Righteous Politics: The Role of the Black Church in Contemporary Politics

By Harris-Lacewell, Melissa V. | Cross Currents, Summer 2007 | Go to article overview
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Righteous Politics: The Role of the Black Church in Contemporary Politics


Harris-Lacewell, Melissa V., Cross Currents


Someday the Awakening will come, when the pent-up vigor of ten million
souls shall sweep, irresistibly toward the Goal, out of the Valley of
the Shadow of Death, where all that makes life worth living-Liberty,
Justice and Right- is marked "For White People Only."
--W.E.B. DuBois, The Souls of Black Folk, 1903

Sunday morning visits to large, influential black churches have been a standard strategy of Democratic office-seekers for more than fifty years. Black churches are a site of organized, committed, well-networked, partisan faithful who can be influenced and mobilized by adept candidates. No local, state or national official can claim to have actively courted the African American vote without regular and visible attendance at black worship services. In both 1984 and 1988 Reverend Jesse Jackson's primary presidential campaigns were built on the structure of black Southern and urban congregations. (1) Not only did Jackson employ a rhetorical style reflecting his training as a black preacher, but he built a campaign organization centered on black Christian volunteers, black church contact lists, donations from black religious services and an ideology that relied heavily on black Christian understandings of the connection between the sacred and the political. (2) President Bill Clinton was adept at using black rhetorical styles borrowed from the church as well as the organizational resources and networks of black churches to motivate black electoral support. (3)

Black church voters have been such powerful and reliable allies to Democratic candidates that Republican "Big Tent" strategies have targeted black Christian voters, hoping to chip away at the loyalty of African American believers through moral wedge issues like gay marriage and abortion. (4) In both his initial and reelection campaigns, President George W. Bush actively courted black religious voters through high profile connections with black ministers like T.D. Jakes and Fredrick Price. (5) As we enter the 2008 presidential campaign season, the black church is likely to retain its centrality as a site of political mobilization. What shape this influence on contemporary electoral politics takes depends on changing organizational, theological and cultural elements of the African American church.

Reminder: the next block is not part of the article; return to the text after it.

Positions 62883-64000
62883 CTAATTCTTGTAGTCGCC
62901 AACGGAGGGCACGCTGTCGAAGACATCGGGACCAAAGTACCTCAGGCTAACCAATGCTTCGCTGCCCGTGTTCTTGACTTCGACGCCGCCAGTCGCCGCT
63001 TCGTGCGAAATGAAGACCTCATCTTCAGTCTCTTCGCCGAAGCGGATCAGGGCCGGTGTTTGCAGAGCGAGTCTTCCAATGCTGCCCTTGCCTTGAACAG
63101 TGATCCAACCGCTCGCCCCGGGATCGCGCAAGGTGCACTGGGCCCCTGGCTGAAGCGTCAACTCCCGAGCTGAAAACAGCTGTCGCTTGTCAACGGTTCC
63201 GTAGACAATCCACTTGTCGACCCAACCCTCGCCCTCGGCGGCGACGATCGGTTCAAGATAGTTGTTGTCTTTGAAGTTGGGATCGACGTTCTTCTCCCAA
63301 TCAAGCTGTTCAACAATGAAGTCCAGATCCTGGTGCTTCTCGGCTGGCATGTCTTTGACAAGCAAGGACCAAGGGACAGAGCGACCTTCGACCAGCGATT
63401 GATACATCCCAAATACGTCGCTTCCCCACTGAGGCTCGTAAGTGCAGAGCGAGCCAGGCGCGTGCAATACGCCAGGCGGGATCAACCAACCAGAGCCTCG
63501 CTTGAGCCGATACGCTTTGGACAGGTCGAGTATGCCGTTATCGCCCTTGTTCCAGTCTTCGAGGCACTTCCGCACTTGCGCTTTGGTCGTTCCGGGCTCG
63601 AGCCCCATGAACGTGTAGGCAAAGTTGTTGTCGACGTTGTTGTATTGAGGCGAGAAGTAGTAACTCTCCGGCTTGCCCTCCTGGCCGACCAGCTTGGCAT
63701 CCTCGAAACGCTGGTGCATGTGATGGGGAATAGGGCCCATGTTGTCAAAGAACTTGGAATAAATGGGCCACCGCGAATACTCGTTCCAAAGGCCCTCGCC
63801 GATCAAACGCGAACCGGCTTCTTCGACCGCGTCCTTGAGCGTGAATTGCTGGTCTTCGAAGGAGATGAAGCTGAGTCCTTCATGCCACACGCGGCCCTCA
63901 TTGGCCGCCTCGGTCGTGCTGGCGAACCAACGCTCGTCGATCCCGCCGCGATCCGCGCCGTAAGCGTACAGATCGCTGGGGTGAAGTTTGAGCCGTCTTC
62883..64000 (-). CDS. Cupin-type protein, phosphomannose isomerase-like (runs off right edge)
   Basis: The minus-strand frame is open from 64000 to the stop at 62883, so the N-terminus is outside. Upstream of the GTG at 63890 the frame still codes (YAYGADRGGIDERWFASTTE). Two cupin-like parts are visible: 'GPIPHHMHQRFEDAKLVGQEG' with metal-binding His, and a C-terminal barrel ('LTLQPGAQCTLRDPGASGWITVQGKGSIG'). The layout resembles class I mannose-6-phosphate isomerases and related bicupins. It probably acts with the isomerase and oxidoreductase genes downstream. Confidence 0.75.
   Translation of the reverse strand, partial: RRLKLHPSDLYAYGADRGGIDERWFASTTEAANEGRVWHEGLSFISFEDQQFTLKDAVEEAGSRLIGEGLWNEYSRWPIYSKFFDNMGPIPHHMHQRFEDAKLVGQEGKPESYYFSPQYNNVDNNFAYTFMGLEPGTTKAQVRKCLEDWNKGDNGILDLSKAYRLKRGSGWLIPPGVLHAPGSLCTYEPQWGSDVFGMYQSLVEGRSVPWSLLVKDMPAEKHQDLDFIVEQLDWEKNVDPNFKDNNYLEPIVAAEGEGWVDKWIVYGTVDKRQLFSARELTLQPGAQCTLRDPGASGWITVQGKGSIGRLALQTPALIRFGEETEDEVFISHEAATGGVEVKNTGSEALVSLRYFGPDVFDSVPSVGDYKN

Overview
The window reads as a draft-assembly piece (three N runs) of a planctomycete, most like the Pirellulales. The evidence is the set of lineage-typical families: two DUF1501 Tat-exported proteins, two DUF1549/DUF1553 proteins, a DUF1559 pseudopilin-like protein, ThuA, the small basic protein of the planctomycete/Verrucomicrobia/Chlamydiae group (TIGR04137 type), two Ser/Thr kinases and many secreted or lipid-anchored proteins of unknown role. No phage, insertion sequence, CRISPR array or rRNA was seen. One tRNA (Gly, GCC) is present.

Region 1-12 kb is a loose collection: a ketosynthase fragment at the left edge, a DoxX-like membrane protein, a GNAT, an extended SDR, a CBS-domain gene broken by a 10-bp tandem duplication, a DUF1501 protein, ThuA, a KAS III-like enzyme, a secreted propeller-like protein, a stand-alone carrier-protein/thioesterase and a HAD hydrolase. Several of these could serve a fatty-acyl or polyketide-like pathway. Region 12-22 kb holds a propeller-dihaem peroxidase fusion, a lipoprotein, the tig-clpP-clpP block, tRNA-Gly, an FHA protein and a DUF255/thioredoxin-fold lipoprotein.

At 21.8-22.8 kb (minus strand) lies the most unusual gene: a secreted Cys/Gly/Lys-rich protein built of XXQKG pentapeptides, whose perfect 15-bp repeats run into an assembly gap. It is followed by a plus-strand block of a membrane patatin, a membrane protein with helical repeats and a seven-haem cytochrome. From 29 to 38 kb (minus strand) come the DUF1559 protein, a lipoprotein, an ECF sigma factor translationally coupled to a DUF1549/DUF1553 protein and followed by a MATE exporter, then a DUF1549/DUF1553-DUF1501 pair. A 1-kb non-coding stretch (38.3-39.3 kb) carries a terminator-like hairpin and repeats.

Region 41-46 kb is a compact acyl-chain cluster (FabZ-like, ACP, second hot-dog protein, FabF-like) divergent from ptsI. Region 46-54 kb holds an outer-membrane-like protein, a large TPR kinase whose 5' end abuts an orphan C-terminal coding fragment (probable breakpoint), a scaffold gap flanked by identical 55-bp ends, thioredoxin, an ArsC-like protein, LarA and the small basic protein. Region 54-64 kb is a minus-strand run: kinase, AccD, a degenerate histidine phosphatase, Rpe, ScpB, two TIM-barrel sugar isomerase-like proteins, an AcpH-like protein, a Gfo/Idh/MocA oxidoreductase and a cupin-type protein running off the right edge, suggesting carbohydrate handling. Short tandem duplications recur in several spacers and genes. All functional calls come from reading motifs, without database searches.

Can the church still move the people?

Much of the study of African American religiosity and political behavior has largely centered on one defining question: does Christianity encourage or discourage political activism among African Americans? Religion scholars Lincoln and Mamiya refer to the black church as the "womb" of the community because it gave life to important social, economic and cultural institutions of African American life in the nineteenth and twentieth centuries. (6) While few question the historic centrality of the church as an organization, there are scholars who suggest that the church is a force of quietism in black communities, discouraging political action through other-worldly focus on divine restitution in the afterlife. (7) "Opiate theorists argue that religion works as a means of social control offering African Americans a way to cope with personal and societal difficulties and undermining their willingness to actively challenge racial inequalities." (8)

Other researchers have vigorously defended the connection between the church and political action, stressing both the organizational resources that accrue to black churchgoers, such as the networks, skills, mobilization and contact opportunities nurtured in the church, (9) and mapping the psychological resources that contribute to the political actions of black church congregants, such as self-esteem and internal efficacy. (10) These scholars claim that the black church acts as an inspiration for political action by galvanizing black people to work toward political righteousness. Sociologist Aldon Morris articulates this position, stating that "the black church functioned as the institutional center of the modern civil rights movement.

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